Syria yesterday urged US lawmakers to show “wisdom” in their vote on a proposed military strike on Damascus, after US President Barack Obama decided to seek congressional approval.
Labelling Obama “hesitant, disappointed and confused,” Faisal Mikdad, Syria’s deputy foreign minister, again denied his government was behind an alleged poison gas attack on August 21 that precipitated Western calls for military action.
“We ask the US Congress to show wisdom,” Mikdad told reporters in Damascus, in the government’s first reaction to Obama’s Saturday announcement.
Syria’s state-run news agency SANA quoted President Bashar Assad as saying his government is capable of confronting a US strike. “Syria ... is capable of facing up to any external aggression just as it faces up to internal aggression every day, in the form of terrorist groups and those that support them,” Assad said.
Syria continues to “record victory after victory,” he added.
Mikdad claimed that Obama stepped back from his threat because his administration lacks evidence of Syrian government involvement in purported poison gas attacks.
“The hesitation and the disappointment is so obvious in the words of President Obama yesterday,” Mikdad said. “The confusion was clear as well.”
Syria’s opposition expressed disappointment Obama had put on hold his plans for military action, but said it was confident US lawmakers would green-light a strike.
The Assad government claims the attacks were carried out by rebel fighters, but has not presented proof.
US officials said Obama would lobby world powers on the sidelines of the St Petersburg G20 summit this week.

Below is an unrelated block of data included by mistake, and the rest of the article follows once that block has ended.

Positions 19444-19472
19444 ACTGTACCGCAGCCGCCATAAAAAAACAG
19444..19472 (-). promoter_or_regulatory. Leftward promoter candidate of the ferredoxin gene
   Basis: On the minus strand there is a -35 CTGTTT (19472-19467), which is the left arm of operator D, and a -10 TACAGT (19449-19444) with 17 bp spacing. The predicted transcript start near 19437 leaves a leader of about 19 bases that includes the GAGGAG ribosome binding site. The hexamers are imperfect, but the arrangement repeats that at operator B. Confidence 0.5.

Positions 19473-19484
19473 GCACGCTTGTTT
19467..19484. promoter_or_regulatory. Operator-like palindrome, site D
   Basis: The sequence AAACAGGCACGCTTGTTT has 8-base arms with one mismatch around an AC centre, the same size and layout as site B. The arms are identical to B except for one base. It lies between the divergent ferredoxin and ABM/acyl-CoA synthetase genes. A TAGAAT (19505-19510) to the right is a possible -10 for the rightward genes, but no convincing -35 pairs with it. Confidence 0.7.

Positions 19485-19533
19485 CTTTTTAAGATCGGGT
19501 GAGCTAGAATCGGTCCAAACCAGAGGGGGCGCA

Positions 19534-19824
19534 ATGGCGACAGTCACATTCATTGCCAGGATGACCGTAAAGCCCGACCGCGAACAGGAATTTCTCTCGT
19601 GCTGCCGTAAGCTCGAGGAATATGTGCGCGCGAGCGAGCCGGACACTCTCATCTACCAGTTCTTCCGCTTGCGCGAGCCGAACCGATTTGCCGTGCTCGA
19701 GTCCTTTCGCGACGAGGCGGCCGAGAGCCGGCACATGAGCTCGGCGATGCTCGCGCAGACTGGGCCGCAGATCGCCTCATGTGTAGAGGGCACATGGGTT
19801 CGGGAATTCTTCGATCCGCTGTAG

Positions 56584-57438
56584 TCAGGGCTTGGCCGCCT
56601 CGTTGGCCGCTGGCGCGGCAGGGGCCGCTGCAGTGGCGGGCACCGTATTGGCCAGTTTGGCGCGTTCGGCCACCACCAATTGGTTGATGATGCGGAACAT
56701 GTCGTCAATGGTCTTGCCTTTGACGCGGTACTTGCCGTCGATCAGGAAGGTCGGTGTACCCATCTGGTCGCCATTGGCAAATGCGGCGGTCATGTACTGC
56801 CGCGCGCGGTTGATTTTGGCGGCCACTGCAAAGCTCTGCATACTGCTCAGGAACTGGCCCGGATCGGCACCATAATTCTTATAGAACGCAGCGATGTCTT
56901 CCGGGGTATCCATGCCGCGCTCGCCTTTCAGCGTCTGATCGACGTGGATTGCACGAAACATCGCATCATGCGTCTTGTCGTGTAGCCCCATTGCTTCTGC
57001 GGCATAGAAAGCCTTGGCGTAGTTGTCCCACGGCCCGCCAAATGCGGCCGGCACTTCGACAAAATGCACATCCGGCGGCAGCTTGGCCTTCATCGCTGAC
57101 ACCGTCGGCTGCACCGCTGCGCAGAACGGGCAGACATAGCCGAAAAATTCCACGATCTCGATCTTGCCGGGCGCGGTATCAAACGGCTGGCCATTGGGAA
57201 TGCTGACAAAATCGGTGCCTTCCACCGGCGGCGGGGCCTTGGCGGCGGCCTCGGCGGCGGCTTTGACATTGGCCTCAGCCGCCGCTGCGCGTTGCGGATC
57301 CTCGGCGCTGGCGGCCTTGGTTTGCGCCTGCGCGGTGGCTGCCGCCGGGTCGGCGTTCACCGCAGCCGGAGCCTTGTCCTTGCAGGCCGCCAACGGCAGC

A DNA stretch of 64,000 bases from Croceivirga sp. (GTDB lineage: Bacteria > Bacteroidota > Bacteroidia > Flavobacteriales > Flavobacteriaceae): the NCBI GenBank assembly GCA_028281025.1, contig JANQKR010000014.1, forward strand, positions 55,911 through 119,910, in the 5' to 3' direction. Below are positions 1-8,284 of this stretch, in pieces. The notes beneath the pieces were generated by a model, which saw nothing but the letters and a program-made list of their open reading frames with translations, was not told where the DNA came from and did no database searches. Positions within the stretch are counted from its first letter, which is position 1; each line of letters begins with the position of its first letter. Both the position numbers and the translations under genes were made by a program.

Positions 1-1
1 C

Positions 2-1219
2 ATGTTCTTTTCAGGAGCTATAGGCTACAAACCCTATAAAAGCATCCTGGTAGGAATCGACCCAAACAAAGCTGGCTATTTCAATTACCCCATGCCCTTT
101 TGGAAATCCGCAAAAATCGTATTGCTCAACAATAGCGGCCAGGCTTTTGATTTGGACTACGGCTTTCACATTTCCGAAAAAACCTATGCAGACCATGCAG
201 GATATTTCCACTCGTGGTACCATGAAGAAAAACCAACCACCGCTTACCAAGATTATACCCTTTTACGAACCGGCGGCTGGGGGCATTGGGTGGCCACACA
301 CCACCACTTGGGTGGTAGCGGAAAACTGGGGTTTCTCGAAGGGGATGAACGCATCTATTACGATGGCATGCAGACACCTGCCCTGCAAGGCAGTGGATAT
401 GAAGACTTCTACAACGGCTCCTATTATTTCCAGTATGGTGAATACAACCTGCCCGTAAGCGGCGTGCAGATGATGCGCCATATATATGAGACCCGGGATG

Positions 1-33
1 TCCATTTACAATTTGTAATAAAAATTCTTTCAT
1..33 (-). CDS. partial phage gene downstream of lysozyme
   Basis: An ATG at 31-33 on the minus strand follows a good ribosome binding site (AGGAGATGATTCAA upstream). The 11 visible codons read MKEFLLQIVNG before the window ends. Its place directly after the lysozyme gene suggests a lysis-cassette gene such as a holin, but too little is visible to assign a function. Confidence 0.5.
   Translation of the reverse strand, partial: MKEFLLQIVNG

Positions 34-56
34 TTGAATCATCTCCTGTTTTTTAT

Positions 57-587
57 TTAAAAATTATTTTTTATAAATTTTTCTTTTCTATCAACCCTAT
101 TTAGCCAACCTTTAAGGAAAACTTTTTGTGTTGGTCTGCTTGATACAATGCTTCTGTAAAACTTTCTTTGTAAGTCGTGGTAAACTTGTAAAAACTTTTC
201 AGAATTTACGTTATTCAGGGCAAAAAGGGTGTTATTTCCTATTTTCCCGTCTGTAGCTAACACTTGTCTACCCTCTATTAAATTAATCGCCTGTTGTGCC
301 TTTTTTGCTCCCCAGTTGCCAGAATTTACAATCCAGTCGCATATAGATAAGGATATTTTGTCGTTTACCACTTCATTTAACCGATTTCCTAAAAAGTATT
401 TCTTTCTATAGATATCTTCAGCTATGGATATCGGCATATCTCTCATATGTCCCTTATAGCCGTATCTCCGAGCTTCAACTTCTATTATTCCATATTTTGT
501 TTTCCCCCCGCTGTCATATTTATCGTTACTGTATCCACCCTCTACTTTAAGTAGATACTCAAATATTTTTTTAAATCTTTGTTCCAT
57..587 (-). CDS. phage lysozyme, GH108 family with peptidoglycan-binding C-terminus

But the toughest battle, and perhaps the most dangerous for Obama’s credibility, may yet be with his own former colleagues in Congress, where support for strikes is far from assured.
Indeed, observers warn that Obama faces the same fate as UK Prime Minister David Cameron, who last Thursday lost his own vote on authorizing military action in the British parliament.
At least five US warships armed with Tomahawk cruise missiles are in the eastern Mediterranean ready to strike at Syrian targets.
Mikdad also launched a broadside against France, which supports military action against Damascus, accusing its leaders of being irresponsible and trying to dupe their own people.
He had scathing words for its President Francois Hollande.
“There is a responsible government in Syria but there is no responsible government in Paris,” Mikdad said. “We believe the president and his foreign minister are deceiving the French people to justify the failed policies against Syria, and they will not succeed.”